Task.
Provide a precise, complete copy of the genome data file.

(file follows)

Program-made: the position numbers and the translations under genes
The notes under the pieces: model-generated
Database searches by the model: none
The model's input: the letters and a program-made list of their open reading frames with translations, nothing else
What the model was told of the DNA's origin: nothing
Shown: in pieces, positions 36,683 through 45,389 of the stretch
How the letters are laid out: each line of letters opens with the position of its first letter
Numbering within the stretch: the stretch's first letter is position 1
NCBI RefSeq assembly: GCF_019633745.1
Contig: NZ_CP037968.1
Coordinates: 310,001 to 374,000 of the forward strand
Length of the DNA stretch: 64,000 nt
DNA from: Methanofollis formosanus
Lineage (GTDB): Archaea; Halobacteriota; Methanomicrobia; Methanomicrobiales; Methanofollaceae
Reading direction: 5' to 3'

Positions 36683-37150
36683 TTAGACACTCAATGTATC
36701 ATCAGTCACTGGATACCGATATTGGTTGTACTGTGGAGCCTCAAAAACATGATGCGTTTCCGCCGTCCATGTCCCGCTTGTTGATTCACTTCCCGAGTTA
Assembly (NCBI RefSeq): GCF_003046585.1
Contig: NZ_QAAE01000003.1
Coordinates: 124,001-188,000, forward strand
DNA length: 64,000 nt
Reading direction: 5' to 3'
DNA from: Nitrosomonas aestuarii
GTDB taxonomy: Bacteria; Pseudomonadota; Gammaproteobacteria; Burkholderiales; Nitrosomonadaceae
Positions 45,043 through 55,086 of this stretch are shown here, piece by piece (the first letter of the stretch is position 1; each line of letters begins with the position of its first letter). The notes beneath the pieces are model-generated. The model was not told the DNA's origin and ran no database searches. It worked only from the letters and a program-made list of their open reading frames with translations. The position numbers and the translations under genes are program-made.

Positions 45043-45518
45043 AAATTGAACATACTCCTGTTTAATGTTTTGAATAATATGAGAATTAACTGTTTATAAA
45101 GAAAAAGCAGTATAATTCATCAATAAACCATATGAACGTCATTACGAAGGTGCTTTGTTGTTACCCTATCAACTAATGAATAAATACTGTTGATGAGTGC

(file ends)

Program-made: the position numbers and the translations under genes
The notes under the pieces: model-generated
Database searches by the model: none
The model's input: the letters and a program-made list of their open reading frames with translations, nothing else
What the model was told of the DNA's origin: nothing
Shown: in pieces, positions 36,683 through 45,389 of the stretch
How the letters are laid out: each line of letters opens with the position of its first letter
Numbering within the stretch: the stretch's first letter is position 1
NCBI RefSeq assembly: GCF_019633745.1
Contig: NZ_CP037968.1
Coordinates: 310,001 to 374,000 of the forward strand
Length of the DNA stretch: 64,000 nt
DNA from: Methanofollis formosanus
Lineage (GTDB): Archaea; Halobacteriota; Methanomicrobia; Methanomicrobiales; Methanofollaceae
Reading direction: 5' to 3'

Positions 36683-37150
36683 TTAGACACTCAATGTATC
36701 ATCAGTCACTGGATACCGATATTGGTTGTACTGTGGAGCCTCAAAAACATGATGCGTTTCCGCCGTCCATGTCCCGCTTGTTGATTCACTTCCCGAGTTA
Assembly (NCBI RefSeq): GCF_003046585.1
Contig: NZ_QAAE01000003.1
Coordinates: 124,001-188,000, forward strand
DNA length: 64,000 nt
Reading direction: 5' to 3'
DNA from: Nitrosomonas aestuarii
GTDB taxonomy: Bacteria; Pseudomonadota; Gammaproteobacteria; Burkholderiales; Nitrosomonadaceae
Positions 45,043 through 55,086 of this stretch are shown here, piece by piece (the first letter of the stretch is position 1; each line of letters begins with the position of its first letter). The notes beneath the pieces are model-generated. The model was not told the DNA's origin and ran no database searches. It worked only from the letters and a program-made list of their open reading frames with translations. The position numbers and the translations under genes are program-made.

Positions 45043-45518
45043 AAATTGAACATACTCCTGTTTAATGTTTTGAATAATATGAGAATTAACTGTTTATAAA
45101 GAAAAAGCAGTATAATTCATCAATAAACCATATGAACGTCATTACGAAGGTGCTTTGTTGTTACCCTATCAACTAATGAATAAATACTGTTGATGAGTGC